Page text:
DALLAS - Dallas County and the city of Dallas will close all bars, dine-in restaurants, gyms and theaters in an unprecedented effort to stop the spread of the COVID-19 coronavirus.
The restaurants will be allowed to operate delivery and take-out following an order from Mayor Eric Johnson and Dallas County Judge Clay Jenkins, but cannot have their dining room open. The new rules go into effect at 12:00 a.m. Tuesday, meaning Monday is the final day any of those businesses can be open.
“I'm moved about what I know is going to happen to our economy that we've worked so hard to build over a long, long time in the city and I did not take this decision lightly at all,” Johnson said, saying he had trouble sleeping last night thinking about the order. “We're only doing this because we genuinely believe it is going to potentially save lives and certainly is what is absolutely required to flatten the curve of this pandemic.”
Public and private community gatherings of more than 50 people are also banned. The decision was announced Monday afternoon after Dallas County officials announced five new cases of coronavirus, bringing the total in the county to 19.
Code enforcement officials along with the support of the Dallas Police Department will ensure the order is obeyed in the city of Dallas.
Jenkins said the county is prohibiting community gatherings of 50 people or more. That means things like movies, concerts, plays ballgames and parties. Bars, gyms and lounges will be closed until Friday, March 20. But Jenkins said that will likely be extended.
“We need to turn our fear to faith. Not only faith in a higher power, but faith in the science,” he said. “These guidelines are the science. You need to have faith in those guidelines and follow that.”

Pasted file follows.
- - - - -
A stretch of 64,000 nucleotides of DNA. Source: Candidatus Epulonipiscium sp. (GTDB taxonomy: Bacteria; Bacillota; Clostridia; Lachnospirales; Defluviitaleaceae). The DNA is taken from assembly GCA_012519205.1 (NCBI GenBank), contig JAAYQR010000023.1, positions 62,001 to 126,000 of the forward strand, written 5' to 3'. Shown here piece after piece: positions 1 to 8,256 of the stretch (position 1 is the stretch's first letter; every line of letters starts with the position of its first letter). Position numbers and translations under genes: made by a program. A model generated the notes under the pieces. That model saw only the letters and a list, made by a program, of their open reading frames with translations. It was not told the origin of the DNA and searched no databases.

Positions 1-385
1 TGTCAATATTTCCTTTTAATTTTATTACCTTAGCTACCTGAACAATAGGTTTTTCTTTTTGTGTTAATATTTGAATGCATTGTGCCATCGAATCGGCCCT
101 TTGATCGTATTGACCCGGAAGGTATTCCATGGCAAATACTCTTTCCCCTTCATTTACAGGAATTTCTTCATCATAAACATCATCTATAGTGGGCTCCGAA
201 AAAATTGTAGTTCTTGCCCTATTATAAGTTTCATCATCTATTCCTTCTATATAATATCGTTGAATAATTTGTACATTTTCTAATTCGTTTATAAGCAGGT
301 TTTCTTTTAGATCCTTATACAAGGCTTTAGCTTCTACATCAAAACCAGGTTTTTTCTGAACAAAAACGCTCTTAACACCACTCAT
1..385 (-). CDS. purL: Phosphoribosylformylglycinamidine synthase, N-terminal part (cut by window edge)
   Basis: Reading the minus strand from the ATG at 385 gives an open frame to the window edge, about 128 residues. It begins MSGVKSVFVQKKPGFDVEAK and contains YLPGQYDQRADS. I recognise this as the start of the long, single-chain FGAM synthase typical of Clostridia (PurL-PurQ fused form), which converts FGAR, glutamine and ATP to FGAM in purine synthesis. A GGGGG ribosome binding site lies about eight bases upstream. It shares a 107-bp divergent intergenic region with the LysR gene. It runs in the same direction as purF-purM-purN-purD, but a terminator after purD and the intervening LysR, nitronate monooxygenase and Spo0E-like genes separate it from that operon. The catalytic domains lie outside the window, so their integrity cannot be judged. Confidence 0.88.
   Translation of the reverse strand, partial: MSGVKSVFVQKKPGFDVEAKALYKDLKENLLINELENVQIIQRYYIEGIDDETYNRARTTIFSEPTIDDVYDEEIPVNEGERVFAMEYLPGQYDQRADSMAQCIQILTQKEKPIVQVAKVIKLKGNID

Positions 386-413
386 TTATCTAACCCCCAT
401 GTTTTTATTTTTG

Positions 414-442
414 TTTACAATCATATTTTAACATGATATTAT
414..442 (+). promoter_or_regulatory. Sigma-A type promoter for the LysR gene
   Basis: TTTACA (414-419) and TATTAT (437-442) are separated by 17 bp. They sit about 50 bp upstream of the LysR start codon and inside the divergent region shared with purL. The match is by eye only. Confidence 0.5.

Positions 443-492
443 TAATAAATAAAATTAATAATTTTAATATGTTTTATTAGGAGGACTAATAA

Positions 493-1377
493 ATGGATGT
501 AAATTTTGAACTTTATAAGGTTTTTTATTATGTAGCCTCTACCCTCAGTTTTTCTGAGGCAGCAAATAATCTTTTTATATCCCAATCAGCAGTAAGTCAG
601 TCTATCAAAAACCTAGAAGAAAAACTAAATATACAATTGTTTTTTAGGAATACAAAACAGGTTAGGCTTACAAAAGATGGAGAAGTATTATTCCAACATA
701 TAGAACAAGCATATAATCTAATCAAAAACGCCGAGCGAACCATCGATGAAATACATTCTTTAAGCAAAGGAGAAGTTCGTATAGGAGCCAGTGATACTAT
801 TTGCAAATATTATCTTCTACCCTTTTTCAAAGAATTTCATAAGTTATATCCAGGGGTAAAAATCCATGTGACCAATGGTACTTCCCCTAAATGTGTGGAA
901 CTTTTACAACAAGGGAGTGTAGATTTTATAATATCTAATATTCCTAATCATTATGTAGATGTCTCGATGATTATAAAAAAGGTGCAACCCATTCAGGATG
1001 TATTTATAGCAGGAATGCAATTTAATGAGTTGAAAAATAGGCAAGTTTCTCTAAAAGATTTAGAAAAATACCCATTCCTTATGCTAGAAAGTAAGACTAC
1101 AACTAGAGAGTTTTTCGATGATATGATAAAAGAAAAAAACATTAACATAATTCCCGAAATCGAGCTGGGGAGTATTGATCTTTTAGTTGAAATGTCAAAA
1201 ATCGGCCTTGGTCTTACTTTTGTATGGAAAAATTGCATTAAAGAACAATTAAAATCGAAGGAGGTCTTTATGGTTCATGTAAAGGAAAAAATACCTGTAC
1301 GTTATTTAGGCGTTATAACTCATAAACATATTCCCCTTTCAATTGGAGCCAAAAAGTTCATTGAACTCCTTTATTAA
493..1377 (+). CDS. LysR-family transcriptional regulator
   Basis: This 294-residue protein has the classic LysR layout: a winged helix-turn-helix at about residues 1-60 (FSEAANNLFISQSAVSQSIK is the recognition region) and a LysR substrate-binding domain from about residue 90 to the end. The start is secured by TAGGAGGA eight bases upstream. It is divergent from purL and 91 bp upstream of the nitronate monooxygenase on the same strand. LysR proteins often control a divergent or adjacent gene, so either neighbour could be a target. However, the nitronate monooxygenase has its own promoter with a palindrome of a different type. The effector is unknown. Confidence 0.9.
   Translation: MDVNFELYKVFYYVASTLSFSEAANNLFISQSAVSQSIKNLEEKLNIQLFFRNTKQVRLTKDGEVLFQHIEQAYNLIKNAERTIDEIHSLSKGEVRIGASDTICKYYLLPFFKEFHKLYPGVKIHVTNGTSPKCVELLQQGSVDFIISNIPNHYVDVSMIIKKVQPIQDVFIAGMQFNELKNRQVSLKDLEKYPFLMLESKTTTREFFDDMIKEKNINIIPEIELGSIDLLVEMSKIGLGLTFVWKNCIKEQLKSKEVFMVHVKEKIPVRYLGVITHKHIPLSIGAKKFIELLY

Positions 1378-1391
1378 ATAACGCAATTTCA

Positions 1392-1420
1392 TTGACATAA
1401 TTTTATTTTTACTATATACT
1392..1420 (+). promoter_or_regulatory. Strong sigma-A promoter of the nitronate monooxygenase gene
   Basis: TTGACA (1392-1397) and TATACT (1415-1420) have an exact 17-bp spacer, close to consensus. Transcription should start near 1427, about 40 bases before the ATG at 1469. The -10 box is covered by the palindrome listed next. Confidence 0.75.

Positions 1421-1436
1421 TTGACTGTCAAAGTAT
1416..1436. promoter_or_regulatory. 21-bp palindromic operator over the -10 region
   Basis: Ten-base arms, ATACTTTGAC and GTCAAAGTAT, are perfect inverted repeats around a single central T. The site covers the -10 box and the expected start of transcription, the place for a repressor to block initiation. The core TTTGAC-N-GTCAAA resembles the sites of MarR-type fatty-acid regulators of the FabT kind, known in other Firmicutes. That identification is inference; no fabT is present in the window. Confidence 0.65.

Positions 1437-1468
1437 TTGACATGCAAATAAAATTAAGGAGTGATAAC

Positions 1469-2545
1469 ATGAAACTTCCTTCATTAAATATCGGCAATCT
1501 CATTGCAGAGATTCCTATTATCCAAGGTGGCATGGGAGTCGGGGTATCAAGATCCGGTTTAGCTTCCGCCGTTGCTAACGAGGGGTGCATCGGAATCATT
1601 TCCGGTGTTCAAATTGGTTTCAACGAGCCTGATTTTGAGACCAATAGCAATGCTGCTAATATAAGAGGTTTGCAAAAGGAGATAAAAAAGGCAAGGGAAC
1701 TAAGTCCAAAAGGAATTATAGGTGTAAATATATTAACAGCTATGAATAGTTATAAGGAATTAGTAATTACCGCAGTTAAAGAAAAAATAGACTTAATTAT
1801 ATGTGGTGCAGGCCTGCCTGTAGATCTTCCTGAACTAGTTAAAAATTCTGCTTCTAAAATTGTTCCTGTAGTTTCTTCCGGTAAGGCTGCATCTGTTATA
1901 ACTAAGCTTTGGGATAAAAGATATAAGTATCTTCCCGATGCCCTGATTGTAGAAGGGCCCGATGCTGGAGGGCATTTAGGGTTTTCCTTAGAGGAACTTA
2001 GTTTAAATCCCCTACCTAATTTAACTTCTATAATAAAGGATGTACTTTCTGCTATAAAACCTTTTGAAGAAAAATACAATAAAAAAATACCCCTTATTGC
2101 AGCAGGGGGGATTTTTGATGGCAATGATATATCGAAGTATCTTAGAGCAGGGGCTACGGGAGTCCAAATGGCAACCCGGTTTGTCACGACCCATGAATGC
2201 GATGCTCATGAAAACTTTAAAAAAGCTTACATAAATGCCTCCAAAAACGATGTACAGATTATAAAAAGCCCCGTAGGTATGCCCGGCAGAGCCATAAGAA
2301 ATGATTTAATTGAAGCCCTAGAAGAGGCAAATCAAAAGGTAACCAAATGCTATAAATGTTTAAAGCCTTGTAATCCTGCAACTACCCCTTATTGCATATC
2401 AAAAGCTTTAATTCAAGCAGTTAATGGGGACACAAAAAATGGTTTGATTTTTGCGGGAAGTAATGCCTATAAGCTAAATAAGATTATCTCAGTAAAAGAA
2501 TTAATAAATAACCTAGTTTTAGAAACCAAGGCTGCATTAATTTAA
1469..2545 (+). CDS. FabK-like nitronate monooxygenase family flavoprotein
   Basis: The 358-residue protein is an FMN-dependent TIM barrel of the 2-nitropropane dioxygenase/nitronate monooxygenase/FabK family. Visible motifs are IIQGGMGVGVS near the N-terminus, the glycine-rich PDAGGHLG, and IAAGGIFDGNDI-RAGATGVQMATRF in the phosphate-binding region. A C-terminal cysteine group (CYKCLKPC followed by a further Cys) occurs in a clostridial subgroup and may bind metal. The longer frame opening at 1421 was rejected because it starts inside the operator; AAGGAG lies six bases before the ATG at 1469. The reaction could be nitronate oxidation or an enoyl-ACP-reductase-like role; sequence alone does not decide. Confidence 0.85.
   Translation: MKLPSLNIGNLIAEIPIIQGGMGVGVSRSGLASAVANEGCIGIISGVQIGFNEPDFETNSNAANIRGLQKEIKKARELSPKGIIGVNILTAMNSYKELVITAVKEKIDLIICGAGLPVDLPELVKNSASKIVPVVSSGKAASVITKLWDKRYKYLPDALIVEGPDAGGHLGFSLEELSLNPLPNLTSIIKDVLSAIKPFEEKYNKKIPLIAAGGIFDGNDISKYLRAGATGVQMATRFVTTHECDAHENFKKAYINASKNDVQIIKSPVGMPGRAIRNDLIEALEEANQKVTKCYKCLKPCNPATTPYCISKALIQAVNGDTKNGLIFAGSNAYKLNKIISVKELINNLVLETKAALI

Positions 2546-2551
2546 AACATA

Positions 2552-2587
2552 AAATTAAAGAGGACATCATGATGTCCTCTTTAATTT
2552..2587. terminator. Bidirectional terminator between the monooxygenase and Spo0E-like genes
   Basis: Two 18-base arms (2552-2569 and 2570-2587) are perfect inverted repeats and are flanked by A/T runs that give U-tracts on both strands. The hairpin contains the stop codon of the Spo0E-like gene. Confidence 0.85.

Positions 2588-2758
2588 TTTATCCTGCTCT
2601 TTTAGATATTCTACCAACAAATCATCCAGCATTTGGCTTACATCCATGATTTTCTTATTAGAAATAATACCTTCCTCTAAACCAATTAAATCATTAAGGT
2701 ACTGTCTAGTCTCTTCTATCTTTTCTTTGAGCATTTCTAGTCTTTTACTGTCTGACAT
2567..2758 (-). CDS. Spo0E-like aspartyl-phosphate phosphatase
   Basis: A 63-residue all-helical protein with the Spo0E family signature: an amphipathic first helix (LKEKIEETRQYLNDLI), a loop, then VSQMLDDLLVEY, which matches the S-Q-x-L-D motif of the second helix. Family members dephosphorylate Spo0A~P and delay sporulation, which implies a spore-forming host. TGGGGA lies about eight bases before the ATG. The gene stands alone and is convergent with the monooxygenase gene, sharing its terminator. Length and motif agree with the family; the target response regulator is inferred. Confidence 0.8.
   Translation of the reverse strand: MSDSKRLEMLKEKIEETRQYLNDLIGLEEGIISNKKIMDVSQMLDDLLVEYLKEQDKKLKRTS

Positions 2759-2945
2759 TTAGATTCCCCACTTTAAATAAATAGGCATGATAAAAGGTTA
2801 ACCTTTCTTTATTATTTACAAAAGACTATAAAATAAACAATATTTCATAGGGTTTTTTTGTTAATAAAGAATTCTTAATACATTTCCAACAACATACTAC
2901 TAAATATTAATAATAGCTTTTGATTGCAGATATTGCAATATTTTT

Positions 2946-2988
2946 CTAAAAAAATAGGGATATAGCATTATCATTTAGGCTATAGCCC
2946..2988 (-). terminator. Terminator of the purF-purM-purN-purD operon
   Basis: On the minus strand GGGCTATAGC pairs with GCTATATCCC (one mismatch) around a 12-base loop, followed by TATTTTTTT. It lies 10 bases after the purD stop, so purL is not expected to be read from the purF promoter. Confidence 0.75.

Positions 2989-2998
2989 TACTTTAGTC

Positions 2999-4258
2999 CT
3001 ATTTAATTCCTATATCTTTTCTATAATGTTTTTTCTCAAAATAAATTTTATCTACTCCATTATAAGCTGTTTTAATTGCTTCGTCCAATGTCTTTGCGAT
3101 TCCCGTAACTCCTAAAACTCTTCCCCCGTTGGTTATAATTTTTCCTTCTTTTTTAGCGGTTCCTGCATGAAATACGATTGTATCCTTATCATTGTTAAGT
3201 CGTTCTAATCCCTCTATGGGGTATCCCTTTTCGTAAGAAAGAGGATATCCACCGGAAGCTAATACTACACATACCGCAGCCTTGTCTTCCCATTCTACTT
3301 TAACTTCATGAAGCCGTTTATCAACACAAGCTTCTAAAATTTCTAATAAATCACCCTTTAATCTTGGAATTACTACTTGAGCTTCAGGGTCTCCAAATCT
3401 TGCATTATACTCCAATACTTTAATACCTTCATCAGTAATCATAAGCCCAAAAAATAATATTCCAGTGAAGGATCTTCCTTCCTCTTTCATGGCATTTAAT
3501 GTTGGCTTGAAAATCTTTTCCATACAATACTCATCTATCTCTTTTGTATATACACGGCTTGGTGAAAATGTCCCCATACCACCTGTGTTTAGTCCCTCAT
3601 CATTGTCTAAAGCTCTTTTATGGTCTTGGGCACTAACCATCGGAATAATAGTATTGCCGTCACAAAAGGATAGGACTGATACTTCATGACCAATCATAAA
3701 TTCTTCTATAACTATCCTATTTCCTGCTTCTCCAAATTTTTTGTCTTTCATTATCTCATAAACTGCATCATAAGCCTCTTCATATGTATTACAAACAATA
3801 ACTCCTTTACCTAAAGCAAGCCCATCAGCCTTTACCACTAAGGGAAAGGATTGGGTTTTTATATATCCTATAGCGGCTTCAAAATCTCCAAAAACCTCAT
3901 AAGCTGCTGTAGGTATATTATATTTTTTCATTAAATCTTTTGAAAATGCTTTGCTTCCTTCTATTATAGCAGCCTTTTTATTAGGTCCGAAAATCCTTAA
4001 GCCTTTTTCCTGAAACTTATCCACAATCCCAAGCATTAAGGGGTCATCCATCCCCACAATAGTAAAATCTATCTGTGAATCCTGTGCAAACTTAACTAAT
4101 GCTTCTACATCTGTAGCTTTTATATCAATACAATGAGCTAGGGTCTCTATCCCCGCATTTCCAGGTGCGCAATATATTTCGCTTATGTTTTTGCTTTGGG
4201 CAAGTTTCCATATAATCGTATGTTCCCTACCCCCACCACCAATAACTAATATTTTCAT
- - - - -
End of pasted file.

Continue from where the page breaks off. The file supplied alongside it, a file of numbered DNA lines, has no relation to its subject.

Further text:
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Grocery stores and other retail stores can remain open. People can still go through bus stations, terminals and airports. But Jenkins urged people to avoid prolonged periods of time where you’re within six feet of someone.
Small business owners will have to figure out how to keep their operations afloat. Employees in the service industry, like restaurants and bars, may be facing layoffs as they try to figure out how to make ends meet.
Simon McDonald has owned the Libertine Bar in Lower Greenville for 15 years. He says they predicted this would happen, but the reality has set in.
“It’s terrifying for them. They have all been informed. It’s going to be really hard,” he said. “I know all my employees personally. They don’t have savings for six weeks, eight weeks, one week. They don’t have savings for a day, so yea. It’s going to rock them.”
Jenkins said now is not the time for selfishness.
“It really comes down to personal responsibility,” Jenkins said. “There’s no way to legislate for you personal responsibility and looking out for not just yourself but the community.”
Jenkins also said a drive thru testing site will soon open near the American Airlines Center and at the theater in Grand Prairie.
President Donald Trump also announced on Monday new health guidelines (but not requirements), including no gatherings of more than 10 people, not participating in discretionary travel, and not eating at bars, restaurants and food courts.
Dallas is far from the only place to take action to slow the spread of COVID-19.
Bars, restaurants, movie theaters and casinos are being shut down at 8 p.m. Monday throughout New York, New Jersey and Connecticut because of the coronavirus, the states' governors said. Restaurants and bars there will move to takeout and delivery services only. New York is changing its rules to allow bars, restaurants and distilleries to sell their products off premises, Cuomo said.
Over the weekend, states like California, Ohio and Illinois ordered bars and restaurants to shut their doors or limit service.
In North Texas, there are 19 cases of coronavirus in Dallas County, five in Tarrant County, eight in Collin County and one in Denton County. That number will likely go up as more people get tested for the virus.